At some point, in a struggling church, someone who cares will ask the question, “What’s wrong with my church?” For the church to revive and thrive, this question must be asked, answered, and responded to with faith, repentance, and commitment!
I recently read something concerning the cause of trouble with churches in Dr. Gregory Frizzell’s book Returning to Holiness: A Personal and Churchwide Journey to Revival.  It resonated with me, and I see it as enlightening—something every church member should read. Perhaps his words will help us all to answer this question.
Are you known as a peacemaker who strengthens church unity or, are you often part of some contentious argument? Do you act like a “self-appointed” critic and judge to set everyone else straight? Are you quick to talk about the shortcomings of others? Do you increase the faith of your church by a positive attitude or, do you tear it down by focusing on its imperfections? Are you quick to divide up and “take sides?” Do you tend to be a part of church cliques? Are you known as a complainer and one who is easily upset? Have you been critical and condemning of those with different tastes in music and worship style?
Such subtle sins of attitude and speech are often more damaging to a church than obvious outward sins. In truth, a negative church member can often to more damage than an alcoholic! Does God convict you of any tendency to be contentious, divisive or negative? Do not make excuses or justify your behavior. If you are honest in your confession and repentance, God will totally transform your heart. He will give you wisdom to deal with honest differences of opinion without becoming angry and divisive. God will also lead you to ask for forgiveness from those you have offended (Matthew 5:23-24).
1 Timothy 5:17 – “Let the elders that rule well be counted worthy of double honor, especially they who labor in the word and doctrine.”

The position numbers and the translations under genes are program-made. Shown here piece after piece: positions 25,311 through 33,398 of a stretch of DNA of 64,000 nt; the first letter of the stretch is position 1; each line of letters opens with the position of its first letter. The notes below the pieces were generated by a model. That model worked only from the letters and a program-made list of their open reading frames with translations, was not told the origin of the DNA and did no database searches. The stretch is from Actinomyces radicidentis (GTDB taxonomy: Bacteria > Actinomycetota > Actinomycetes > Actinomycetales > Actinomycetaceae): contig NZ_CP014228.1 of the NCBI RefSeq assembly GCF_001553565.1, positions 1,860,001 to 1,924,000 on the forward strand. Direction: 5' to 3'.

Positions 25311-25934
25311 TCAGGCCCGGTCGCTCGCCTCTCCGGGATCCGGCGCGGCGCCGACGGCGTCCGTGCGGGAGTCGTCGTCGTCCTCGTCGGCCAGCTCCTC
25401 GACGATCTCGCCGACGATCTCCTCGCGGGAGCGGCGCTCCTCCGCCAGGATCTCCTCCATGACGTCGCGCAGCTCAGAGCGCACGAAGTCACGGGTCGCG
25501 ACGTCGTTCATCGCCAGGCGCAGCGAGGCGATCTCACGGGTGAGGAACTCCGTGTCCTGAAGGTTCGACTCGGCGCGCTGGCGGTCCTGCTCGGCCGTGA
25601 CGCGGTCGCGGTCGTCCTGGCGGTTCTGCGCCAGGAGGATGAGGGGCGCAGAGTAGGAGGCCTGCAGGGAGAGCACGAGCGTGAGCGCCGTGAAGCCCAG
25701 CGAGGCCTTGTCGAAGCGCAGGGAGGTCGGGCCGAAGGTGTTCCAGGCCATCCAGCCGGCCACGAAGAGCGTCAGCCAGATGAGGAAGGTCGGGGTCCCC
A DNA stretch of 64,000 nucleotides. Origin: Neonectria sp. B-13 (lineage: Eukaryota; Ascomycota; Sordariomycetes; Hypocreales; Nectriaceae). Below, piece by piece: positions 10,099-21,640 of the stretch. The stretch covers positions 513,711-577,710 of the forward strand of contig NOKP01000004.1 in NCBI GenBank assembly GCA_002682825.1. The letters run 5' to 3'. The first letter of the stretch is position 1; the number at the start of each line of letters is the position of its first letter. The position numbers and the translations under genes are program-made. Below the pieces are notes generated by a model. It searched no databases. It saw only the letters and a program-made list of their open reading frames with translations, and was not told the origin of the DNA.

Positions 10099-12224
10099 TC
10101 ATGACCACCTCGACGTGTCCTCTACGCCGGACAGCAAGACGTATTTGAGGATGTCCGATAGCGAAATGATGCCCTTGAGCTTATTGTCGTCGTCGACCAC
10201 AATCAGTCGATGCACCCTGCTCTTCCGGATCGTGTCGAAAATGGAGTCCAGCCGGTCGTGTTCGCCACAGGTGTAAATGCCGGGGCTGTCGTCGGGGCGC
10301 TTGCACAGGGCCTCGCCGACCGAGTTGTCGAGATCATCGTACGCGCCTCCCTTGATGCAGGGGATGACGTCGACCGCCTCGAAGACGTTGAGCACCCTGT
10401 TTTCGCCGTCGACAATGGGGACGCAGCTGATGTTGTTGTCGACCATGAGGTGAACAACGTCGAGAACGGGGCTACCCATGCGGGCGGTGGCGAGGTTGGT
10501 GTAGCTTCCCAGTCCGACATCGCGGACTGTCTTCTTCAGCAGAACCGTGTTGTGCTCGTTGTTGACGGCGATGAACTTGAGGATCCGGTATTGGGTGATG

This generation has witnessed a shocking increase of preachers and lay-leaders being fired or mistreated for small, (often exaggerated) reasons. Certainly when a leader sins, he or she must be dealt with. Yet today, many churches have forgotten the biblical principle of respect and honor for those who lead the church. In many churches, the Holy Spirit is quenched because the congregation has sinned against a pastor or church leader.
When churches experience revival, they often must seek forgiveness from pastors or leaders they may have mistreated. Many churches may also need to ask forgiveness from a former pastor or lay-leader. (In other cases, pastors must ask the forgiveness of churches they have wronged).
A glorious and growing trend is the number of churches that are getting right with other congregations that formed as “a split” from their own. This does not mean churches have to reunite, but it does mean they must fully forgive past offenses. Until you get right with those you fought in the past, there will not be full blessing on your church or your life!
So, What’s Wrong with Your Church? Instead of blaming your pastor or others, perhaps the best thing for us to do is to look inward. Ask yourself this question: “If every member of my church were just like me, what kind of church would my church be?”
Let the Transformation of Your Church begin within You!
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 Gregory R. Frizzell, Returning to Holiness, (Memphis, Tennessee: The Master Design, 2000).
 Frizzell, 35.
 G. Lloyd Redeger, Clergy Killers, (Louisville, Kentucky: Westminster J Knox Press, 1997), 32.